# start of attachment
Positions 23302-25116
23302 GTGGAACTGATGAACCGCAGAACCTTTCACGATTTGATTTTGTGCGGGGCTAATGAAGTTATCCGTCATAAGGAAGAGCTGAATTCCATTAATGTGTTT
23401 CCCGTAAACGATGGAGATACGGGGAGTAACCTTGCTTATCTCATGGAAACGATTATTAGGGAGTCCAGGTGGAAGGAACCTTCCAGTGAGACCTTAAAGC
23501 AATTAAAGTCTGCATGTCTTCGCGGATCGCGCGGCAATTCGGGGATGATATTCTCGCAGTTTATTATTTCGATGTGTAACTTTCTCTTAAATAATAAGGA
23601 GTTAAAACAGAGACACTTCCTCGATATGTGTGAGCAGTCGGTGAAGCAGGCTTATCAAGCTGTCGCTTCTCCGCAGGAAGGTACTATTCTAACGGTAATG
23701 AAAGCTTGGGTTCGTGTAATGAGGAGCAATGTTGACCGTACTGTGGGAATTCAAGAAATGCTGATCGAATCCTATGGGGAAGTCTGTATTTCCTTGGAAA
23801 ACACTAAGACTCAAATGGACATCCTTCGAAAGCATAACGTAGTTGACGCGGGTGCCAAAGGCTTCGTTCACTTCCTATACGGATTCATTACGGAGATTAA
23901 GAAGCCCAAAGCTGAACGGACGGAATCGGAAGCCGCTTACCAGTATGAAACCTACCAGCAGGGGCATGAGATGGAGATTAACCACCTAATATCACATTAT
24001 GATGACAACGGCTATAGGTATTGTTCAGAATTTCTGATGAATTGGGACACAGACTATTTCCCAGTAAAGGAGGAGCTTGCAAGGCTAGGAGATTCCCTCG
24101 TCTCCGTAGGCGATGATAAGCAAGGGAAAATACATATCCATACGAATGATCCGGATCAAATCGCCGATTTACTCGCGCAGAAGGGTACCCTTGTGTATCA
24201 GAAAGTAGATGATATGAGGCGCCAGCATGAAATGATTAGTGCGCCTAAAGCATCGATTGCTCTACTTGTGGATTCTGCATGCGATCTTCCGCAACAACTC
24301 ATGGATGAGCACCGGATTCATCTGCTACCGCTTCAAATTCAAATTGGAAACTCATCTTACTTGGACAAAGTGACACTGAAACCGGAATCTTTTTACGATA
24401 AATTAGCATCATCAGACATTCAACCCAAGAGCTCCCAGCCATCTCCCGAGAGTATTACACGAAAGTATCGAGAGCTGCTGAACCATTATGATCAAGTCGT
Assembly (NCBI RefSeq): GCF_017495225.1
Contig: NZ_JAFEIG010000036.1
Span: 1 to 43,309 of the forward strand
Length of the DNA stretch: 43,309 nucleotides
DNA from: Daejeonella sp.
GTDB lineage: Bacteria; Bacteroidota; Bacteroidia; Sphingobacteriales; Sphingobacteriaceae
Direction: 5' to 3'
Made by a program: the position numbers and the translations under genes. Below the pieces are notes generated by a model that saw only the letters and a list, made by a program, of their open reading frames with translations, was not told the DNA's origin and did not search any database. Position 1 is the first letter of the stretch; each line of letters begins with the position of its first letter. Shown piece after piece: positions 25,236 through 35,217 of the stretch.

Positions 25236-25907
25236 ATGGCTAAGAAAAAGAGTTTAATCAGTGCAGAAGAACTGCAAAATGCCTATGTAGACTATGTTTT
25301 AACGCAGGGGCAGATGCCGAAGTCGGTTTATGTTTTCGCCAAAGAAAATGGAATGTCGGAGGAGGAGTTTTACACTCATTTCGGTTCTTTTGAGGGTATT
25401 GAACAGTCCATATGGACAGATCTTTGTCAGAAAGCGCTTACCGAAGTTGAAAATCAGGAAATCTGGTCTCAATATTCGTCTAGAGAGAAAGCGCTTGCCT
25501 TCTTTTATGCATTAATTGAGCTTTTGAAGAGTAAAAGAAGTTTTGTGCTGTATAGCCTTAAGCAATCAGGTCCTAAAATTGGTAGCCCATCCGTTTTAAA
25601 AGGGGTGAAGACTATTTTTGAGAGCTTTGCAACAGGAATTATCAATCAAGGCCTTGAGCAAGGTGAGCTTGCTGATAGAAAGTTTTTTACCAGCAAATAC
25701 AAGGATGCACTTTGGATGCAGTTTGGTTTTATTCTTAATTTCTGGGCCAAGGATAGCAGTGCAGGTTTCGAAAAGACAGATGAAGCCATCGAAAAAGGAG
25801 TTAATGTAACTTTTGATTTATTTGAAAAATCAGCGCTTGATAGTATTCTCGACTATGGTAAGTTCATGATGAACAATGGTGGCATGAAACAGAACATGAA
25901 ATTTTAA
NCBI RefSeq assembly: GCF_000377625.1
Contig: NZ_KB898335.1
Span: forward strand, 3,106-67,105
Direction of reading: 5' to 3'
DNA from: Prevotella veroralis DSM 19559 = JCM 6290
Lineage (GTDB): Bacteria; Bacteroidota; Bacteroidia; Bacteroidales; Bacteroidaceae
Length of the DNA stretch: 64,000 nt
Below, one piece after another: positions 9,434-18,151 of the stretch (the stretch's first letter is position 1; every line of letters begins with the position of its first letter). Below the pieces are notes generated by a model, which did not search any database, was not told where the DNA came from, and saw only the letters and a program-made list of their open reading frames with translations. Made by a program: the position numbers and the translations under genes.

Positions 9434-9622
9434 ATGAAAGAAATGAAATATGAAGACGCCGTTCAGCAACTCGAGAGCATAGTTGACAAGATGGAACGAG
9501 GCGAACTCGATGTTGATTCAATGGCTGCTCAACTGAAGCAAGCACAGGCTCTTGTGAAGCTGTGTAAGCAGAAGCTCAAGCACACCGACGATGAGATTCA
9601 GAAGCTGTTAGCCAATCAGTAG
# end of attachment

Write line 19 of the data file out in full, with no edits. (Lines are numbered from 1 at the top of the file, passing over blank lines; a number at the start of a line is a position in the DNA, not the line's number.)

GTDB lineage: Bacteria; Bacteroidota; Bacteroidia; Sphingobacteriales; Sphingobacteriaceae